,
      • Elias R.T.
      • Pereira N.
      • Palermo G.D.
      The benefits of dual and double ovulatory triggers in assisted reproduction.
      ).

       ICSI with Assisted Gamete Treatment

      We performed ICSI in conjunction with one of two activation protocols: AGT-initial or AGT-revised (Fig. 1). For the AGT-initial protocol, spermatozoa were exposed to streptolysin O (SLO), a streptococcal secretory protein that permeabilizes cells by interacting with cholesterol in the plasma membrane, for 30 minutes before spermatozoa injection (
      • Neri Q.V.
      • Lee B.
      • Rosenwaks Z.
      • Machaca K.
      • Palermo G.D.
      Understanding fertilization through intracytoplasmic sperm injection (ICSI).
      ). The details of the injection procedure have been described elsewhere, as have the selection of the spermatozoon and the immobilization-permeabilization method (
      • Palermo G.D.
      • Cohen J.
      • Alikani M.
      • Adler A.
      • Rosenwaks Z.
      Intracytoplasmic sperm injection: a novel treatment for all forms of male factor infertility.
      ). Oocytes were incubated in 10 μM calcium ionophore (Sigma-Aldrich) for two rounds of 10 minutes at 37°C, 30 minutes after ICSI injection, and then were rinsed and transferred into C1 culture medium.
      Figure thumbnail gr1
      Figure 1Assisted gamete treatment (AGT) intracytoplasmic sperm injection (ICSI) mechanism. Couples with a confirmed sperm-related oocyte activation deficiency (OAD) underwent subsequent ICSI cycles with either the AGT-initial or AGT-revised protocol. (A) For AGT-initial, spermatozoa were briefly exposed to streptolysin O (SLO) before ICSI injection. Postinjection oocytes were then incubated in calcium ionophore for two rounds, then rinsed and transferred to culture medium. (B) For AGT-revised, spermatozoa were briefly exposed to calcium ionophore before ICSI. After injection, oocytes were incubated in calcium ionophore before being transferred to the culture medium.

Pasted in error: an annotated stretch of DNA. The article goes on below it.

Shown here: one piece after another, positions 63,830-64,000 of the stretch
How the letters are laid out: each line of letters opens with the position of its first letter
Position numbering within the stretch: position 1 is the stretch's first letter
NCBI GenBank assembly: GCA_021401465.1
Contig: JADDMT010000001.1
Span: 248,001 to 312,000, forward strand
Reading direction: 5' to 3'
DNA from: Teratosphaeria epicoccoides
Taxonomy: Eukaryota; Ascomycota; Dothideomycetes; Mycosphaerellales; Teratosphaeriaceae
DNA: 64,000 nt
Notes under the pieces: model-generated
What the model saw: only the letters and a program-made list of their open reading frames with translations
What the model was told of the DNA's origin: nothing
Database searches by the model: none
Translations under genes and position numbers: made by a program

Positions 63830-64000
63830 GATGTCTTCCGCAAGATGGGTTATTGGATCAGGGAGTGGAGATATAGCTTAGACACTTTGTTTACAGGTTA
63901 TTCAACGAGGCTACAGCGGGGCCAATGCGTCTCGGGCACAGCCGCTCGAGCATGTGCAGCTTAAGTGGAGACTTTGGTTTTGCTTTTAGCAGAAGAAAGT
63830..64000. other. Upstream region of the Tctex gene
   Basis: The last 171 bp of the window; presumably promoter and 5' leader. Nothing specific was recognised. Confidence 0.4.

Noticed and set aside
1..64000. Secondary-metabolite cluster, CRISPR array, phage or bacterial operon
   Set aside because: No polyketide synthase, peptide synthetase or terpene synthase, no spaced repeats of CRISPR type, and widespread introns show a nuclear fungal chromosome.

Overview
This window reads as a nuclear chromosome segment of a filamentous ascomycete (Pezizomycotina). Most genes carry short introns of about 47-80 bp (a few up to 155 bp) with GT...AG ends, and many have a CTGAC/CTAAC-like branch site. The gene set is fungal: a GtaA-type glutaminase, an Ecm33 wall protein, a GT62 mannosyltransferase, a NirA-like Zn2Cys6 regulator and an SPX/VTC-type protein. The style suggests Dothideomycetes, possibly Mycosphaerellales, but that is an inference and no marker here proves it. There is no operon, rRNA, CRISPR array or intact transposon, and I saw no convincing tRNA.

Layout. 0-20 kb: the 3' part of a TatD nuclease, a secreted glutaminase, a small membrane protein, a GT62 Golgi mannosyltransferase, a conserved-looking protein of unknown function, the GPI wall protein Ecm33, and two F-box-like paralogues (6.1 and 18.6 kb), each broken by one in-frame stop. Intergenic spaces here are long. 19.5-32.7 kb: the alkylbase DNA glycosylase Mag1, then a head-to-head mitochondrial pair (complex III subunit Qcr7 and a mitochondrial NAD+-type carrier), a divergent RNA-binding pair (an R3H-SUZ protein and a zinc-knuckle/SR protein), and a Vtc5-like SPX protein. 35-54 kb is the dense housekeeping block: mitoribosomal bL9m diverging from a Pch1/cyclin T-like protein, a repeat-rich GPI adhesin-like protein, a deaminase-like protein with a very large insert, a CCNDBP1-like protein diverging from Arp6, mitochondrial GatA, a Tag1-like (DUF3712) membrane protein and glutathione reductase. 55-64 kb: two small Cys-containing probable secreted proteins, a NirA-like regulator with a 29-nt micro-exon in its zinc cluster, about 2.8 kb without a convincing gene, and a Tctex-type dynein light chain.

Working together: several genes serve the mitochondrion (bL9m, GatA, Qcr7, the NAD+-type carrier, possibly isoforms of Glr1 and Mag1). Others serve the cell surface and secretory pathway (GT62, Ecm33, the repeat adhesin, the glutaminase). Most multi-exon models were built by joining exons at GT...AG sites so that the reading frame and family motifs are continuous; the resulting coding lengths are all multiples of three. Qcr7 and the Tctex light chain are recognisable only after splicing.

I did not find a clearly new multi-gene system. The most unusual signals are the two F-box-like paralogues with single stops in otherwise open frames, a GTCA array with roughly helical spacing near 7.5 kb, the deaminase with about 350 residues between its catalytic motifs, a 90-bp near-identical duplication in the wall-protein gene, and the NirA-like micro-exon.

For the AGT-revised protocol, ejaculated spermatozoa were briefly exposed to calcium ionophore in a drop on the ICSI dish before injection. During the ICSI procedure, spermatozoa were aspirated individually from the drop containing calcium ionophore and immobilized in a separate polyvinylpyrrolidone drop. Next, approximately 0.4 pL of calcium ionophore was aspirated into the micropipette and injected into the oocyte with the spermatozoa. Post-ICSI oocytes were then exposed to 50 μM calcium ionophore for 10 minutes at 37°C, and then washed and placed in culture medium.

       Fertilization Assessment, Embryo Transfer, Pregnancy Assessment, and Delivery Follow-up

      The assessment of successful activation/fertilization was performed under an inverted microscope 16–18 hours after ICSI by evaluating oocytes for the presence of two clear pronuclei and two distinct polar bodies (
      • Palermo G.D.
      • Cohen J.
      • Alikani M.
      • Adler A.
      • Rosenwaks Z.
      Intracytoplasmic sperm injection: a novel treatment for all forms of male factor infertility.
      ). The oocytes were then loaded into the EmbryoScope incubator (EmbryoScope; Vitrolife) to be monitored by time-lapse imaging thereafter.